The Summer Budget 2015 announced changes to restrict relief for buy-to-let (BTL) landlords of residential property. There have been calls of ‘bah humbug’ from landlords, as the Chancellor launched a two pronged attack which could result in significant tax increases on rental businesses. These proposals have instigated much negative press, along with an unsuccessful petition to the government by landlords.
Whether these changes will lead to landlords selling up, or increasing rents to cover the additional tax costs, will remain to be seen. Initial indications, however, suggest the market will remain buoyant as low fixed rate mortgages continue to be offered keeping borrowing costs down.
Mortgage interest relief restriction
The first measure was to restrict relief for mortgage interest costs on residential properties to the basic rate of tax.
This restriction is not set to home in until April 2017 and will be phased in over four years. From 2017/18 higher/additional rate relief will only be available on 75% of a landlord’s mortgage interest, with the remaining 25% attracting basic rate tax relief only. This proportion will increase by 25% each year until 2020/21 when 100% of a landlord’s mortgage interest will only get basic rate tax relief.
Who will be affected?
Any buy-to-let landlords with mortgages on their residential rental properties could be affected by the change. Even though the headlines were around higher rate and additional rate taxpayers being restricted to basic rate tax relief, basic rate taxpayers could be pushed into the 40% tax bracket as a result of these changes. This is because rather than a straight deduction of interest from rental profits, the new rules provide instead for a tax credit.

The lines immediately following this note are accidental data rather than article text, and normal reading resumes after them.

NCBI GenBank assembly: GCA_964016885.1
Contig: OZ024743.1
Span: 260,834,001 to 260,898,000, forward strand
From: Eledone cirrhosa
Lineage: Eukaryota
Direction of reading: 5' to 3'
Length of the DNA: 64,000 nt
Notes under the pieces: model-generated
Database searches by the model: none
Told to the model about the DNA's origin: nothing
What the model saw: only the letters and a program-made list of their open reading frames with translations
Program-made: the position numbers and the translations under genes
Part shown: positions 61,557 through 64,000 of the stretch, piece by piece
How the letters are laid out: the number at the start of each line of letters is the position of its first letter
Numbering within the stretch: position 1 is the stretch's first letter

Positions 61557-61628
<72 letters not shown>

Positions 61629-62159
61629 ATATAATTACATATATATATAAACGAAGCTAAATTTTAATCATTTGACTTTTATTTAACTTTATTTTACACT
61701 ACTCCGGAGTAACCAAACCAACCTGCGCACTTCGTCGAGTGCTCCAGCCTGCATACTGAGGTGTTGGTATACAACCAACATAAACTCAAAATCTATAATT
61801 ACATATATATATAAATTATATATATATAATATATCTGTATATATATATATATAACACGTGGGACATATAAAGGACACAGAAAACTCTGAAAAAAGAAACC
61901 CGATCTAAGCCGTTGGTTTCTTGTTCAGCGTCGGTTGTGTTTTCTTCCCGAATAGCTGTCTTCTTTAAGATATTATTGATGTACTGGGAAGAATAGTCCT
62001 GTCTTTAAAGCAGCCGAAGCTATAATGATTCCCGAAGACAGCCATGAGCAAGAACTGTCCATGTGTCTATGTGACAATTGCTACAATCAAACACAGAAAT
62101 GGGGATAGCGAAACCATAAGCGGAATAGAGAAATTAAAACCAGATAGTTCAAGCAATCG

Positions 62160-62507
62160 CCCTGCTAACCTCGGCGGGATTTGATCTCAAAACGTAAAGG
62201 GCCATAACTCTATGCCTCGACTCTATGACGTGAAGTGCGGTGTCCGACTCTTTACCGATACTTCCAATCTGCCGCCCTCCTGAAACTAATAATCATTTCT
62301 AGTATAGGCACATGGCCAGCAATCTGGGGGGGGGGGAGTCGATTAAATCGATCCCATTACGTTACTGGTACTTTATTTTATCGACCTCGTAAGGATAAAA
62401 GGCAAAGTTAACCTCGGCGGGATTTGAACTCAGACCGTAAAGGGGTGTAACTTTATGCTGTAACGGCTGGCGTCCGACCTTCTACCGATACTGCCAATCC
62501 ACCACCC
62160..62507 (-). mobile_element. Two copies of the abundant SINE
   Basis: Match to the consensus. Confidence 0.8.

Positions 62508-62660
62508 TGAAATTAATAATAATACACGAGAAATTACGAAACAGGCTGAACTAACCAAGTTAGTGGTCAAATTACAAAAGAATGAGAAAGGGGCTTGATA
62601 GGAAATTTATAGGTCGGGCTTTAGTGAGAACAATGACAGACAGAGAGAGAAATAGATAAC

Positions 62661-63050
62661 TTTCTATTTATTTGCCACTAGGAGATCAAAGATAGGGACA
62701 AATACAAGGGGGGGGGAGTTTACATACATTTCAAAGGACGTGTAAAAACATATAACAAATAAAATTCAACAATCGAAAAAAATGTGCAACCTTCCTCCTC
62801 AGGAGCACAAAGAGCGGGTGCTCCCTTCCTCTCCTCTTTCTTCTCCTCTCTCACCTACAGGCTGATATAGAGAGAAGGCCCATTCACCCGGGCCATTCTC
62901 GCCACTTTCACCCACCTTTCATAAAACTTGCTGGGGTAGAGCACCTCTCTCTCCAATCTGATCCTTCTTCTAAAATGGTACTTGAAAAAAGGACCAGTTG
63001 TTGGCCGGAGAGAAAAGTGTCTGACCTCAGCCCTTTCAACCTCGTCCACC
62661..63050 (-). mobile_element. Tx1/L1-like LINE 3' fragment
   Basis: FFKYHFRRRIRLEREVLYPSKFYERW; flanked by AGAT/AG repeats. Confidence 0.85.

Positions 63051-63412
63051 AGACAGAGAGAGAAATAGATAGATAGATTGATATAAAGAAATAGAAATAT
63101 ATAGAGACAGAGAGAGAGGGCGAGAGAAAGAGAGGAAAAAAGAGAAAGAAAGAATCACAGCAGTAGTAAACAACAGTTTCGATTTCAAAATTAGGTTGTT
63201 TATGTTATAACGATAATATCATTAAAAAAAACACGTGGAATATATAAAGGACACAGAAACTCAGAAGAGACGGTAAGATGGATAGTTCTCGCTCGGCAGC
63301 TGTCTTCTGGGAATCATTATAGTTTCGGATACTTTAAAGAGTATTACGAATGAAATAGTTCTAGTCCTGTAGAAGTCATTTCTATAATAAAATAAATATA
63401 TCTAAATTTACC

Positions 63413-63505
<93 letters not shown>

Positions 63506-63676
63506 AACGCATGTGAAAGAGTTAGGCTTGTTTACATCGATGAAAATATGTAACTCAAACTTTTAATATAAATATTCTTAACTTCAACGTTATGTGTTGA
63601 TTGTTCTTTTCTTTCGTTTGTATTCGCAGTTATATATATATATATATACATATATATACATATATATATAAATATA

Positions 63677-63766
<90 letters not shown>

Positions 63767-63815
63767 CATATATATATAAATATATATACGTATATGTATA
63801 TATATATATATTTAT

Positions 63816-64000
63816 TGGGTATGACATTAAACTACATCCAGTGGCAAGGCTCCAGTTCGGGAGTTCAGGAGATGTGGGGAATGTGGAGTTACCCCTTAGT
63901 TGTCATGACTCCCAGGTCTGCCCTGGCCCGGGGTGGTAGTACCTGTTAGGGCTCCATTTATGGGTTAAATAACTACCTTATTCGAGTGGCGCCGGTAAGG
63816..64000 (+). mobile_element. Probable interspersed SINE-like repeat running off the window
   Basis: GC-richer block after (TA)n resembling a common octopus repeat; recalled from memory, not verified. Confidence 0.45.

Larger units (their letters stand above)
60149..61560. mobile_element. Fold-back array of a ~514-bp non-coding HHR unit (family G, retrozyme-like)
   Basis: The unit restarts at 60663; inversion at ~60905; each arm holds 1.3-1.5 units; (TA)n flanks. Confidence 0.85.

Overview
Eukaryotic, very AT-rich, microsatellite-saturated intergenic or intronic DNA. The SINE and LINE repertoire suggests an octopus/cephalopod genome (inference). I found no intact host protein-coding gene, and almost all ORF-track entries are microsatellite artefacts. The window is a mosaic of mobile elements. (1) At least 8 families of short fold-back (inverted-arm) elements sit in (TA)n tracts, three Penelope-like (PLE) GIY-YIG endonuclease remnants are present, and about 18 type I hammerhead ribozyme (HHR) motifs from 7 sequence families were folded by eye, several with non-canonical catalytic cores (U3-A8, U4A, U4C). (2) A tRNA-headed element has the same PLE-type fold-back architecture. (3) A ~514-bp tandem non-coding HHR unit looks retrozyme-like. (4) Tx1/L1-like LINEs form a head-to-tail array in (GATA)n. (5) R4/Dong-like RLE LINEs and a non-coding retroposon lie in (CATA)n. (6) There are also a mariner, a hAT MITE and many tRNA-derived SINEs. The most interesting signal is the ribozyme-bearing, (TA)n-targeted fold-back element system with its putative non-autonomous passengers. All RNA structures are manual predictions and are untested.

Below are a couple of examples of the potential additional tax payable for a higher rate and basic rate taxpayer. For the purpose of these examples we have assumed a personal allowance of £11,000 in both years and a basic rate band of £32,000. For simplicity, it has also been assumed that the only expense against the rental business is the mortgage interest.
Emma, a higher rate taxpayer, owns a buy-to-let property worth £350,000, with an interest rate of 4% (i.e. interest cost of £14,000 per annum) and gross rental income of £18,000.
In 2021 Emma would have additional tax of £2,800 to pay as a result of the new rules. Emma’s effective tax rate on her rental profits will be 110% (i.e. £4,400 tax versus £4,000 profit).
Karen owns a buy-to-let property with the same income and expenses as Emma but is a basic rate taxpayer and believes that she will not be caught by the new rules.
In 2021 (assuming that the bandings are still the same) Karen would have additional tax of £2,800 to pay. In this example, Karen will have an effective tax rate of 90% against her rental profits (i.e. £3,600 tax against a £4,000 profit).
The above examples show how the effective tax rate can be significant and quite unexpected.
Furnished properties – wear and tear allowance
The second measure is to abolish the wear and tear allowance from April 2016. Rather than a straight 10% deduction against gross rents for furnished properties, landlords will instead be required to deduct the actual cost of replacing furnishings in the relevant tax year.
This change could lead to fluctuating tax bills for the taxpayer and may result in an overall increase in tax for many landlords as they are unlikely to replace furniture each year. If, however, you are planning to incur significant costs on replacing furniture in the near future, you may wish to defer this until after April 2016 to maximise your relief.
The only landlords who are likely to be unaffected by the new rules are those that own furnished holiday lets. They can continue to claim capital allowances for furnishings and any loans relating to furnished holiday lets will continue to receive full relief for mortgage interest costs.
Where we can help
We can help you to calculate the additional tax that will be payable and explore options in relation to the best holding for your property investments. There may be opportunities to mitigate the effects of these measures through the use of property companies, trusts or simply bringing spouses into the property business.